Apple's OS X Lion has revealed its claws. Version 10.7 of the operating system roared into life alongside the revamped iLife 11 at a press conference led by Lion king Steve Jobs. New features are largely inspired by the iPhone 4 and iPad, bringing FaceTime and an App Store for your desktop iMac and MacBook laptop.
The announcement gave an overview of the new OS, alongside a new, even thinner MacBook Air. If there are any business-minded features though, Apple kept them under wraps. Here's what mane man Jobs did reveal about the new head of the Apple pride before it arrives next summer.
The Mac App Store was unveiled as part of Jobs' Lion presentation, but will in fact be available as part of the existing Snow Leopard OS. Computers running Snow Leopard will be able to access the App Store sometime within the next three months.
It'll work just like the mobile App Store, with single-click installation and automatic updates. You'll still be able to download applications from the Web, but the App Store will be more convenient -- and should guarantee that apps are safe and reliable. On the downside, Apple gets to restrict what's available.
Apple is continuing the 70/30 revenue split from the mobile App Store, and the same closely guarded approach. Violent games, demo versions of apps, and apps deemed too similar to Apple's own software are verboten.
For the first time, iLife apps such as GarageBand will be available to buy individually through the App Store.
Your apps will be organised in Launchpad, an app home screen similar to the iPhone and iPad's grid layout. It's essentially a stylised version of the applications folder. iLife apps are shown individually and folders are included too.
Apps will now autosave documents and files. iMovie, for example, already saves your video project as you go along. Other apps, such as Pages, will save your documents as you work. When you close an app and come back to it later, it will resume in the same place or state you left it.
Mission Control is an app-zapped version of Exposé, a screen that shows everything you have going on at any one time. Each running app gets a stack of thumbnails showing the windows open in that app. Like Launchpad, it's invoked by a multi-touch gesture, which is just as well: we've run out of hot corners. It's not clear whether future computers will access these new screens from dedicated buttons on the keyboard, as Exposé and the widget dashboard currently are.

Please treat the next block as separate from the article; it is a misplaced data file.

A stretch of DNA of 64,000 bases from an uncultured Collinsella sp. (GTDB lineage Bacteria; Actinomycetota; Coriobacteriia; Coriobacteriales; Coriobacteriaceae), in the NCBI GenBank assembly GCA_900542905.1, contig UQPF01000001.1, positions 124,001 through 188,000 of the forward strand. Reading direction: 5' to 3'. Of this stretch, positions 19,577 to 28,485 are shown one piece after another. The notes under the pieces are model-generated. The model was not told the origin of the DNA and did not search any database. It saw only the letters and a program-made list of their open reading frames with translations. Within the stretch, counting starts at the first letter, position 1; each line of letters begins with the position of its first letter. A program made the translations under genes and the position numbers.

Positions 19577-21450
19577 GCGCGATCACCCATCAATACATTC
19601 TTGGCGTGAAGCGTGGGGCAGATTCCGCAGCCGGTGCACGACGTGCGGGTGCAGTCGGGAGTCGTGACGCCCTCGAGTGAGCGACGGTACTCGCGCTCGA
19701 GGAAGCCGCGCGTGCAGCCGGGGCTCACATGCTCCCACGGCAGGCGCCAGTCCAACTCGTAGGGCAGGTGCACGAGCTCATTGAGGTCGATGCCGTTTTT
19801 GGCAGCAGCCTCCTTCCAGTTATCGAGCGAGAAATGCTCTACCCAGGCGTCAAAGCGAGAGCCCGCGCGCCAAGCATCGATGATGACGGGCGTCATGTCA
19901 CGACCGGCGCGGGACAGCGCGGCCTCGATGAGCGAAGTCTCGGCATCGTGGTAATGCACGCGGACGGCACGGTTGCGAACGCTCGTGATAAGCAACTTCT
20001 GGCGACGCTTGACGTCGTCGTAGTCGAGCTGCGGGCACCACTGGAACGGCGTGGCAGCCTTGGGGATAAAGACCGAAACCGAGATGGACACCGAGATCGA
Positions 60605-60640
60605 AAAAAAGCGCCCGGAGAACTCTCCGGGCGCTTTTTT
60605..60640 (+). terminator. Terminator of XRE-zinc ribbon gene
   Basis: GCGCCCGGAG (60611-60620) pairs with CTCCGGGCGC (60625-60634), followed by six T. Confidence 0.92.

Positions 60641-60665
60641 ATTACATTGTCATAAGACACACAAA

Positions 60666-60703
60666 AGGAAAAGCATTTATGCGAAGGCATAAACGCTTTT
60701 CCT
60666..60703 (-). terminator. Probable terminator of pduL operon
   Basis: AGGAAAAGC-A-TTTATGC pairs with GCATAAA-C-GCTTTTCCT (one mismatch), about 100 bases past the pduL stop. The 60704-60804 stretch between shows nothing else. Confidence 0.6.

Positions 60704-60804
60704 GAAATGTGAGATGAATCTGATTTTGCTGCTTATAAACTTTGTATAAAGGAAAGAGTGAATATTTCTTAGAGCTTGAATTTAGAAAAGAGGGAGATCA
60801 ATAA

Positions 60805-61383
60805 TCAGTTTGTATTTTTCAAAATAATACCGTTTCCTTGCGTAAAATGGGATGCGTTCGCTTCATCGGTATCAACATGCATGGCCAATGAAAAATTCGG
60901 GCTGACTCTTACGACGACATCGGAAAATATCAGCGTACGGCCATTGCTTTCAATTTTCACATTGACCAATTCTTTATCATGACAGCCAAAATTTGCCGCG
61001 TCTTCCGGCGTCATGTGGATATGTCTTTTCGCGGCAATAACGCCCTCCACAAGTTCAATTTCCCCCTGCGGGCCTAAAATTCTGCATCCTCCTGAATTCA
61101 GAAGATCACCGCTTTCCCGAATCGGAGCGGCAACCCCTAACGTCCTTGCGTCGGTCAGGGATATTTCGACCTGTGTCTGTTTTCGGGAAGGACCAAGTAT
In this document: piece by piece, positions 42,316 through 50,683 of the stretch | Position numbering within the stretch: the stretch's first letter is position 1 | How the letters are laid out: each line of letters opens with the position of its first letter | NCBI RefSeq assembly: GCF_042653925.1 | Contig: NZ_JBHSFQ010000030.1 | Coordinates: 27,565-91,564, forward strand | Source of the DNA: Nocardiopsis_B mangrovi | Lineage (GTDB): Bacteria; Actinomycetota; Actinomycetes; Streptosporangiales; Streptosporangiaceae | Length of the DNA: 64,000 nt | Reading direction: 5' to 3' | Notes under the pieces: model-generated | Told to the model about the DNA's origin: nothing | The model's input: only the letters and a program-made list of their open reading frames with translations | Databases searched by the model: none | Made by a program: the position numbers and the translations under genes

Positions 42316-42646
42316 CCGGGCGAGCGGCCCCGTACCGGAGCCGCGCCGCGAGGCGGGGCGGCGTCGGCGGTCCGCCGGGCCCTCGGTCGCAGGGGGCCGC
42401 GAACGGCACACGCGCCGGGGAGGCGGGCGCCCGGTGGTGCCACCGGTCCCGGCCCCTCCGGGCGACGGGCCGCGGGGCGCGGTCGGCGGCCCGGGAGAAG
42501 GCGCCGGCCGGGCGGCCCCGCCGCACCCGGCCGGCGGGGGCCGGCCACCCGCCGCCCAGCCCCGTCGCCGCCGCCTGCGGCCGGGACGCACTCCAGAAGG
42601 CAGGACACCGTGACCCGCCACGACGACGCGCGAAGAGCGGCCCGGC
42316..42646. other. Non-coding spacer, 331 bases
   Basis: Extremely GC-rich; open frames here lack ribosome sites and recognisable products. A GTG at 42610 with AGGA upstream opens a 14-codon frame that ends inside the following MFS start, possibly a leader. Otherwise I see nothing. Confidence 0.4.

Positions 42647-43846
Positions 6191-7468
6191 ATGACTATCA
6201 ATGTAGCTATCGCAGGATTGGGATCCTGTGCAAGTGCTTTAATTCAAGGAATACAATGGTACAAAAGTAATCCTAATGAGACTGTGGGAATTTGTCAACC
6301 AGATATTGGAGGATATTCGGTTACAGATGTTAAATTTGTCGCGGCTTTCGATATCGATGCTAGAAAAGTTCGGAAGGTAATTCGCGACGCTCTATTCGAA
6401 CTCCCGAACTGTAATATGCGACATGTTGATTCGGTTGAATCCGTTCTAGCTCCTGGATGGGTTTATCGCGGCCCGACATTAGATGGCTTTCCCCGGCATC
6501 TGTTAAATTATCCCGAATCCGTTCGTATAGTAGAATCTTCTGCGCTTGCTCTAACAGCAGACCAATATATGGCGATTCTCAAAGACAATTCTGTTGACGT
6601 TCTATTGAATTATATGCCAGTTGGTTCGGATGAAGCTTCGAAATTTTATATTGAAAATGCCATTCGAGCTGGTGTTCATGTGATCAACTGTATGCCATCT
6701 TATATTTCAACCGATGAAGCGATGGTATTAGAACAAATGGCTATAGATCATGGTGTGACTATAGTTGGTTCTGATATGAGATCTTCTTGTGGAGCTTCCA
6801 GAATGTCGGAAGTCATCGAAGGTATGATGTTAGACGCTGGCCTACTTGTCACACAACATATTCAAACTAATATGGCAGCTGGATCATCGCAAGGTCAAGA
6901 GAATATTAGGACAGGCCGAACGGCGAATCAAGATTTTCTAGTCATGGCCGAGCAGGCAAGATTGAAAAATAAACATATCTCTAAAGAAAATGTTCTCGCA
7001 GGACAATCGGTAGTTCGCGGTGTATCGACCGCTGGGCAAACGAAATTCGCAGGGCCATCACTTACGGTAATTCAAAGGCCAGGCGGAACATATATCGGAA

iPhoto 11 has gained full-screen viewing, new slideshow effects and a nifty geotagged globe. Emailing photos or uploading to Facebook is easier, with Facebook comments integrated right into the Mac app.
iMovie 11 is packed with new features, including waveform audio editing and new sound effects. The app will create instant replays and other effects with one click, and even automatically generate a trailer. You can storyboard your trailer or just let it do the work for you, which sounds like sorcery to us. Once a movie is done, you can now export to Facebook and Vimeo.
GarageBand's tweaks include Groove Matching, which matches tracks to the same rhythm. Handy for that bass player who seems to be in a different time zone, let alone tempo. New music lessons have been added too, including a How Did I Play? feature that analyses how you did after playing along with a piano or guitar track.
iPhoto 11, iMovie 11 and GarageBand are bundled together as iLife 11, which is available today direct from Apple, costing £45. All iLife apps are available for free on new Macs.